A former government official was arrested on bribery charges, authorities said Thursday, as prosecutors stepped up a probe into where Hyundai Motor Co. used slush funds allegedly siphoned off from affiliates.
Byeon Yang-ho, 51, former head of the Finance and Economy Ministry’s Financial Policy Bureau, is accused of accepting 200 million won, or $208,000, in bribes from a lobbyist for South Korea’s largest automaker, said Lee Jong-seok, a judge at the Seoul Central District Court.
Byeon allegedly received the money on three occasions between July 2001 and April 2002, when he was head of the ministry’s powerful bureau, said the judge who issued the arrest warrant for him on Wednesday night.
Neither the judge nor prosecution spokesman Kang Chan-woo disclosed what Byeon may have done for Hyundai. South Korean media, including Yonhap news agency, said he is suspected of influencing some of Hyundai’s creditor banks to cut debts of two Hyundai affiliates.
Byeon has reportedly denied the charges.
Prosecutors have been investigating Hyundai for months over suspicions that the company created a huge amount of slush funds to buy influence with government officials.
When arresting Hyundai Motor Chairman Chung Mong-koo in April, prosecutors said the tycoon played a leading role in creating a 103.4 billion won ($108 million) fund by embezzling money from affiliates.
The trial of Chung, 68, began early this month.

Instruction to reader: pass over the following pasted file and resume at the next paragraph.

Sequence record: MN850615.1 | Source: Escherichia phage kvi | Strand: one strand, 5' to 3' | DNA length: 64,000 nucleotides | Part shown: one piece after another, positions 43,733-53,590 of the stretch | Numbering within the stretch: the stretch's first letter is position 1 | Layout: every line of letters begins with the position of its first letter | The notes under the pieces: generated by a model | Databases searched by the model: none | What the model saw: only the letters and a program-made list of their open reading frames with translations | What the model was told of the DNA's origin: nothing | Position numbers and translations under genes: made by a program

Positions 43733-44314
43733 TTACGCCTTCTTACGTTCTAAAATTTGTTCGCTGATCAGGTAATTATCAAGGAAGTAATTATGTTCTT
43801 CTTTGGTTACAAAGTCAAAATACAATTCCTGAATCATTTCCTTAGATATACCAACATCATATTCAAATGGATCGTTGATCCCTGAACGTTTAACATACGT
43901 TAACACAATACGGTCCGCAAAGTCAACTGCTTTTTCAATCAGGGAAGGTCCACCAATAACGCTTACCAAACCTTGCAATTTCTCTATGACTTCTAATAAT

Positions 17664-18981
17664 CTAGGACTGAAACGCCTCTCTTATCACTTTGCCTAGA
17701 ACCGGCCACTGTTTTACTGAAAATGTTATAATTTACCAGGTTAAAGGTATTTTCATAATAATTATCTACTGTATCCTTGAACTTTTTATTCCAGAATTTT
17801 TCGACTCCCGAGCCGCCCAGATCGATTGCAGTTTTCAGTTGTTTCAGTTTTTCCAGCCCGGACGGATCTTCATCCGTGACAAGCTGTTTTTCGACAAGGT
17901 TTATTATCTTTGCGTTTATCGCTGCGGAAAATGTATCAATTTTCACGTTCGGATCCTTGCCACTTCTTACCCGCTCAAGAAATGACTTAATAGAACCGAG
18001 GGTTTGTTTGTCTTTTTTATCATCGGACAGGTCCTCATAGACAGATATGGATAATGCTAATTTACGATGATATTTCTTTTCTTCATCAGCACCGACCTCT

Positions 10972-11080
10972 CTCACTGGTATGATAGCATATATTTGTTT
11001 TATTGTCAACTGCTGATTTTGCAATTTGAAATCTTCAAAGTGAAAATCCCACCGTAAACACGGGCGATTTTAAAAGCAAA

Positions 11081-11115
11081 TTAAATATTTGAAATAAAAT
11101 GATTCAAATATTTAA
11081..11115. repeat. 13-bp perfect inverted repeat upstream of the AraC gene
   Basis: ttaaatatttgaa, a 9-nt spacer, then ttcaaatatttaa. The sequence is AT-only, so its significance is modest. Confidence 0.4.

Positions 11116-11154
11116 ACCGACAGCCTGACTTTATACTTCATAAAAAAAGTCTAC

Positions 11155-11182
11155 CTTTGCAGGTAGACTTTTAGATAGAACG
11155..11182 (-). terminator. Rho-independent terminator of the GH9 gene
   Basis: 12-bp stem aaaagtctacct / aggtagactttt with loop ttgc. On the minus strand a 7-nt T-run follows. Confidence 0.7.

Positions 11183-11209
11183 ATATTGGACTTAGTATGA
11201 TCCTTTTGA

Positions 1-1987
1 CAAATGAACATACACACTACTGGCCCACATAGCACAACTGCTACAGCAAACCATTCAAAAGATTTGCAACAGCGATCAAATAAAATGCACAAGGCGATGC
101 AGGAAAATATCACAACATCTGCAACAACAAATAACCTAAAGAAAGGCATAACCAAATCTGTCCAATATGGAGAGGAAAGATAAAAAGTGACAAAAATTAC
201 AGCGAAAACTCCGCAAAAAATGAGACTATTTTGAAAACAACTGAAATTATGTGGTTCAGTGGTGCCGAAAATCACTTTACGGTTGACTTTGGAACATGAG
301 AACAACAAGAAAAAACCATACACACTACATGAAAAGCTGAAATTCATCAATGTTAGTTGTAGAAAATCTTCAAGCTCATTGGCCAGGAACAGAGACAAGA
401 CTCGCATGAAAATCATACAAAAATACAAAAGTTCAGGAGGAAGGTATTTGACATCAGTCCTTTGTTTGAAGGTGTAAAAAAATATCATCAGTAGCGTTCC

Prosecutors have arrested two lobbyists on charges of receiving money from Hyundai in exchange for promises to help it win construction approvals and permits, and other business favors. But it has largely remained unclear where the slush funds went.
On Wednesday, Chung sent a letter to the court deliberating the case, in which he offered an apology and expressed willingness to “take legal responsibility.”
“I sincerely apologize for creating and using slush funds,” Chung said in the letter, a copy of which was provided Thursday by Hyundai. “I will also gladly take legal responsibility. I will take (this case) as an indelible lesson for the rest of my life.”
Chung insisted in the letter, however, that although Hyundai executives reported to him on the need to create slush funds, he left the matter to their discretion. Still, he added he feels “responsibility” as CEO of the company.
The Seoul Central District Court confirmed that it received the letter. Kim Jae-jin, one of Chung’s lawyers, said that the Hyundai chief sent the letter without consulting his legal team. Kim added that he couldn’t comment on the letter’s significance for the case.
The scandal has been gripping Hyundai and its affiliate Kia Motors Corp., South Korea’s second-largest automaker and headed by Chung’s son, Eui-sun.
Since Chung’s arrest, Hyundai Motor and Kia Motors indefinitely postponed groundbreaking ceremonies for the construction of new plants in the Czech Republic and the United States.